Myung Ki Hong, “towering figure” in the Korean Inland American community, dies at the age of 87 – Press Enterprise

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Myung Ki Hong, a leader of the Inland Empire Korean-American community, has died. He was 87.

The Loma Linda resident died on Wednesday August 18 at Loma Linda University Medical Center after “sudden and unexpected damage to health,” his family said.

“The Korean-American community has lost a tremendous personality,” said Edward Chang, professor of ethnic studies at UC Riverside and long-time colleague of Hong.

Hong was born in Seoul, South Korea. He came to school in the United States and was the first Korean to receive his bachelor’s degree in chemistry from UCLA in 1959, his family said.

  • Myung Ki Hong will deliver a speech on Saturday, August 14, 2021, on the 20th anniversary of the installation of the Dosan Ahn Chang-Ho statue in downtown Riverside. It was to be his last speech. (Courtesy Mina Kim)

  • Myung Ki Hong shows a newspaper about memories of the Korean War. (File Photo by William Wilson Lewis III, The Press-Enterprise / SCNG)

  • Myung Ki Hong, center, can be seen with family members in Newport Beach on Father’s Day, Sunday, June 20, 2021. From left are: Michelle, David, Christine Hong and granddaughter Hanŭl Hong O’Wren. (Courtesy Christine Hong)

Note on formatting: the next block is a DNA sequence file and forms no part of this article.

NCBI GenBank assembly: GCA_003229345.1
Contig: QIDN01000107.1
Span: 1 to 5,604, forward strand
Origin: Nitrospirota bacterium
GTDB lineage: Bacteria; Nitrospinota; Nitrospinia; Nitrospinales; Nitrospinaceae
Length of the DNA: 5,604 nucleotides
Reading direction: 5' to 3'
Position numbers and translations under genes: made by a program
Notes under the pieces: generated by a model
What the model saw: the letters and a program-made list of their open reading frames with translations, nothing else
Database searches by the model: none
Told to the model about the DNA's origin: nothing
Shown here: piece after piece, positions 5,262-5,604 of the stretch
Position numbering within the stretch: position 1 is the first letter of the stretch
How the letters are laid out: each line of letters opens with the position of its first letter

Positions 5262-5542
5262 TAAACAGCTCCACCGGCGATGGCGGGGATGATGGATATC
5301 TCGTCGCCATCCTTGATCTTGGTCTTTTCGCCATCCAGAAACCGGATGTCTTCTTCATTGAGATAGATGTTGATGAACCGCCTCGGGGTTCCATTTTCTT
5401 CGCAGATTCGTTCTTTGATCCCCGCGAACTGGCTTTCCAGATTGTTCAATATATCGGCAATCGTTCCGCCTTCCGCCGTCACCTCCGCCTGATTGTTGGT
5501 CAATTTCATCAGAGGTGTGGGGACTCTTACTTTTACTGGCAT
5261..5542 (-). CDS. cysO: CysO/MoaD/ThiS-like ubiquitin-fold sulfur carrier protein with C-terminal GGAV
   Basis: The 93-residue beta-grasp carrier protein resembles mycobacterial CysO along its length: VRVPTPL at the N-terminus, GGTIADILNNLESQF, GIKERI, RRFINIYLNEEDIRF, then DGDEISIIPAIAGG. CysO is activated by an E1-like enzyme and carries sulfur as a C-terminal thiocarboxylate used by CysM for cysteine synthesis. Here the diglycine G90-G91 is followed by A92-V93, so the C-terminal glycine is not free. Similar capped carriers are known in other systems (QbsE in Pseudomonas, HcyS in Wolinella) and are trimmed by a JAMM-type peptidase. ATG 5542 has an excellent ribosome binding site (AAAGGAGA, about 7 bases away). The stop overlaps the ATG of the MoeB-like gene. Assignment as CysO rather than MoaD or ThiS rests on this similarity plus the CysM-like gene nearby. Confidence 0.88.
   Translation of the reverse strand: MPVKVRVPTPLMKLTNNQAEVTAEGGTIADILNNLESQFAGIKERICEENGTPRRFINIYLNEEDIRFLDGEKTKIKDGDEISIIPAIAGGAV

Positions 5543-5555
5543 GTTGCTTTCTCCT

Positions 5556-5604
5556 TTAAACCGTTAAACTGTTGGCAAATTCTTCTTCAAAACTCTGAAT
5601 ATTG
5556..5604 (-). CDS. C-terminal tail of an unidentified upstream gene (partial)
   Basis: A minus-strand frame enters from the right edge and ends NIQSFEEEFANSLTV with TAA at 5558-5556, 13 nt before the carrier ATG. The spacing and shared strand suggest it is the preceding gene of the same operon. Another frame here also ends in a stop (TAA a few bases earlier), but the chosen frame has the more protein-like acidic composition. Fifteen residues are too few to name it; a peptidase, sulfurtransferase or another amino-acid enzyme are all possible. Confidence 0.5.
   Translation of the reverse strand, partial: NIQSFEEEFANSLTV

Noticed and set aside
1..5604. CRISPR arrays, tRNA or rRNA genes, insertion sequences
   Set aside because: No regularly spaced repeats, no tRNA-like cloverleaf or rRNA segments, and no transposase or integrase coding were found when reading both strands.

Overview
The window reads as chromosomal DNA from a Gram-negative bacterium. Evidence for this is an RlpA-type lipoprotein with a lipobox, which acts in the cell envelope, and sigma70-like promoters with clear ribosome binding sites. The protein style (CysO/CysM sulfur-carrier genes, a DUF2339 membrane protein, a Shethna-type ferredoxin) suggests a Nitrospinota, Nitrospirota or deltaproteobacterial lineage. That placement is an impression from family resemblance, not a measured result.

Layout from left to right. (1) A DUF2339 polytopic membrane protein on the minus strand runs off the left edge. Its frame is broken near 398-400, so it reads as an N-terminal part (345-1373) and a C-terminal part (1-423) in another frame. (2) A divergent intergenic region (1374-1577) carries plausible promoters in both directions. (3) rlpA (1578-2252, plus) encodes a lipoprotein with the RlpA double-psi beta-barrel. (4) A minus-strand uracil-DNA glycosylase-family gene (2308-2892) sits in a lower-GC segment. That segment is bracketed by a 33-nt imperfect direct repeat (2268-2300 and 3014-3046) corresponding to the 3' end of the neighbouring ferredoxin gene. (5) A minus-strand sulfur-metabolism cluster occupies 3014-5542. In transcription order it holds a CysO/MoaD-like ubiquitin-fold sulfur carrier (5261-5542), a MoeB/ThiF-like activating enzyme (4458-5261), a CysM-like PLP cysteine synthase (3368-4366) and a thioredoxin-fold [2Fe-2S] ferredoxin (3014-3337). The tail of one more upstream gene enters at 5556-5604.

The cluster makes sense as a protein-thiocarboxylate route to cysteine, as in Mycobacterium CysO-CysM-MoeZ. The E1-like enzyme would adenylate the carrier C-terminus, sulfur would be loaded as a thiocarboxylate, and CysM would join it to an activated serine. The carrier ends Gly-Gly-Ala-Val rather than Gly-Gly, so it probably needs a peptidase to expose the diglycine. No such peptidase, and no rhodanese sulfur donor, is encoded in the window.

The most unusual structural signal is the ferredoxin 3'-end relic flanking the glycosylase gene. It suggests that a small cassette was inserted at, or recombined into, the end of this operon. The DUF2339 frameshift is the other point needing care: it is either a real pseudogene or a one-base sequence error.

• Myung Ki Hong will celebrate his wife Lorrie’s 81st birthday at the Victoria Club in Riverside in March 2020. (Courtesy Christine Hong)

  • From left, Carol Park, Edward Chang, and Myung Ki Hong stand near Riversides Koreatown, believed to be the first organized Korean American settlement in the U.S. (file photo)

  • Myung Ki Hong will have granddaughter Hanŭl Hong O’Wren in 2019. (Courtesy Christine Hong)

  • Christine Hong, one of Myung Ki Hong’s daughters, said her father was “a lifelong Bruin.” He graduated from UCLA with a bachelor’s degree in chemistry in 1959. (Courtesy Christine Hong)

  • From left: Edward Chang, professor at UC Riverside and founding director of the Young Oak Kim Center for Korean American Studies; Myung-Ki-Hong; and Ralph Ahn, the youngest son of Dosan Ahn Chang-Ho. (Courtesy Edward Chang)

  • Myung Ki Hong and Lorrie Youngok Hong are seen attending a fundraising ceremony at UC Riverside with university officials. Hong donated $ 370,000 to the Young Oak Kim Center for Korean American Studies at UC Riverside in 2018. (Courtesy Edward Chang)

  • Myung Ki Hong was spotted with his closest high school friends at Yoido Airport in 1954 before traveling to the United States as a student. (Courtesy Christine Hong)

  • Myung Ki Hong is seen outside the Sono Hotel in Yeosu, South Korea. (Courtesy John Suh)

“He started out so humble when he first came to this country,” said his daughter Christine Hong, recalling Hong’s first jobs on a dairy farm in Colorado and as a house boy in Beverly Hills. These stories, she said, give insight into her father before his success.

“He’s always been someone who stood out … English wasn’t his first language, but his philosophy was to ‘keep sharing’ rather than ‘keep paying’,” she said.